DiRT Showdown Hands-On Preview – Pains, Flames And Automobiles
Written Friday, January 27, 2012 By Dan WebbView author's profile
Since the original DiRT graced our consoles way back in 2007, the franchise has been going through a bit of a transition. From being an out-and-out off-road rally game, to slowly encompassing more untraditional off-road events and finally taking on gymkhana in DiRT 3; it's never really stayed still for that long. That disappointed the traditional rally purist locked deep away in our hollow, cavernous hearts. In fact, it's a franchise that's had more facelifts than Sharon Osbourne herself. That's all about to change with DiRT Showdown though as the franchise finally bows to the demands of its fans and splinters in two. On the one hand, the crazy one with gold rings and diamond bracelets, DiRT Showdown; the other hand, with sweaty palms and dirty fingernails, DiRT 4 (or whatever it's called)... and we couldn't be happier.
In my day - which isn't as long back as you think you cheeky swine - SSD stood for solid-state drive, or at the very least (read, best) Swedish Softpornography Directory, but that's about to change. As far as you know now, SSD stands for 'Speed'; 'Style'; and 'Destruction,' the three core tenets of Showdown. The speed focus is in part down to the game's new boost mechanic – going fast is fun, right? – while the style refers to the "hoonigan" events, or as Codies are calling it, "gymkhana 2.0," and the destruction refers to smashing the shit out of anything that moves. It's as simple as that. DiRT Showdown is looking to put the entertainment back into sports entertainment and they're doing that by ripping up the rule book and going as over-the-top as they can without making it too ridiculous. So expect pyrotechnics, fireworks, crowds galore, commentators blaring updates over the PA system and more neon than a Vegas strip joint. After all, it's still meant to be believable.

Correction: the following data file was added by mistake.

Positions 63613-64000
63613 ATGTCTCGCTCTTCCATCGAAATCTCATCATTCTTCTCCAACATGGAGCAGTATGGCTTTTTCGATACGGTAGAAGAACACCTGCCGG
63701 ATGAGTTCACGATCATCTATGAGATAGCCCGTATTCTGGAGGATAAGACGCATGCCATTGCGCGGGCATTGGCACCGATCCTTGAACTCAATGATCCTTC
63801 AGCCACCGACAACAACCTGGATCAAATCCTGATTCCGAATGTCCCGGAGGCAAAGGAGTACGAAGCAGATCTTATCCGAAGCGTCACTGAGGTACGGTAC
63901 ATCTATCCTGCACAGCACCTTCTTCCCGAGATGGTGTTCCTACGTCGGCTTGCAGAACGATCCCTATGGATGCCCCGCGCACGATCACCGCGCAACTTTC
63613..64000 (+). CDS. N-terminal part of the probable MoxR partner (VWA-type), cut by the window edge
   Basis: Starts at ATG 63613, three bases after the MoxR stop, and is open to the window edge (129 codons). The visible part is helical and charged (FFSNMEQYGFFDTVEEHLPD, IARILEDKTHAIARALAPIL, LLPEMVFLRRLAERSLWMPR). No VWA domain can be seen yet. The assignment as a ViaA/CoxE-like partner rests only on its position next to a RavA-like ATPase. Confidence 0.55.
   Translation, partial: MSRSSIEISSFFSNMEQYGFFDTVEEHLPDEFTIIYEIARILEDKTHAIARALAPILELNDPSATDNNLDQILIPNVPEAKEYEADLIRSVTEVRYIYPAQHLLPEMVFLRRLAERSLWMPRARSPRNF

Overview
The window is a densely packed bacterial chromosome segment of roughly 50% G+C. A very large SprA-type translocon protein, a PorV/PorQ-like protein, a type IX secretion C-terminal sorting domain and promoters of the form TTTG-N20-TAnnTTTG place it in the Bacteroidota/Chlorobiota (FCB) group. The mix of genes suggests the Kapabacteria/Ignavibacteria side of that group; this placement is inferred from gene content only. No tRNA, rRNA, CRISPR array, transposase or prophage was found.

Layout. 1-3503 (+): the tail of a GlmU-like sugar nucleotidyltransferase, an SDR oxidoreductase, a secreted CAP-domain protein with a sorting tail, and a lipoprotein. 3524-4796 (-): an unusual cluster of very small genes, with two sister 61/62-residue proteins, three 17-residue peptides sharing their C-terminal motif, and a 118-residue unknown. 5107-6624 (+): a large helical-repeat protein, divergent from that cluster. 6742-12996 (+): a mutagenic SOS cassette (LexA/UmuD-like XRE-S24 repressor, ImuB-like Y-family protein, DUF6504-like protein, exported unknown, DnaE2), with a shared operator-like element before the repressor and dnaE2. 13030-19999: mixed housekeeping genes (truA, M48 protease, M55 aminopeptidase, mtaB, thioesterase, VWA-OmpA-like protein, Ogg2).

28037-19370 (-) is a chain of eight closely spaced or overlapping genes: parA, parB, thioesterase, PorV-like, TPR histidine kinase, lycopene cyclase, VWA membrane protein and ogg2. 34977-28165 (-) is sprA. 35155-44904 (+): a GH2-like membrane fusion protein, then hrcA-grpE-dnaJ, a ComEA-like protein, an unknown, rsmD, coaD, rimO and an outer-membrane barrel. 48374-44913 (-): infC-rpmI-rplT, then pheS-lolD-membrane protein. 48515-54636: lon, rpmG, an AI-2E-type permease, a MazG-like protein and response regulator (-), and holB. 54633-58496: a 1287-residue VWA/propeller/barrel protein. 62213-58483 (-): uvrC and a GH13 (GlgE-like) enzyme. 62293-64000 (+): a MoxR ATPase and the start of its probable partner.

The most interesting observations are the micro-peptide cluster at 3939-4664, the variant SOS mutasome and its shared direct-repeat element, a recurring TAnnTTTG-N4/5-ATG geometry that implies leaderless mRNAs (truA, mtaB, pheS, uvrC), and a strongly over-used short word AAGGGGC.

Each of the three disciplines have entirely different and modified motors to get behind the wheel of, as well as different focuses: the straight up races – which are part of the speed pillar – not only introduce a boost mechanic into the fray, but they promote aggressive racing, sometimes underhanded driving as well, by rewarding you with boost as a result of said aggressive driving. The hoonigan aspects have been given more of a centre seat this time – if that's possible – with a bigger free-roam arena set in Yokohama, which is four times the size of Battersea, has hidden packages to nab, missions to complete and more of an emphasis on exploration. Last but not least, the destruction aspect – which ties into the straight up races too – revolves around a series of destruction fuelled modes like Knockout – think, King of the Hill – and Rampage, essentially the sorely missed Destruction Derby mode, which has been neglected in this particular genre for far too long. Kudos to Codemasters for its reintroduction!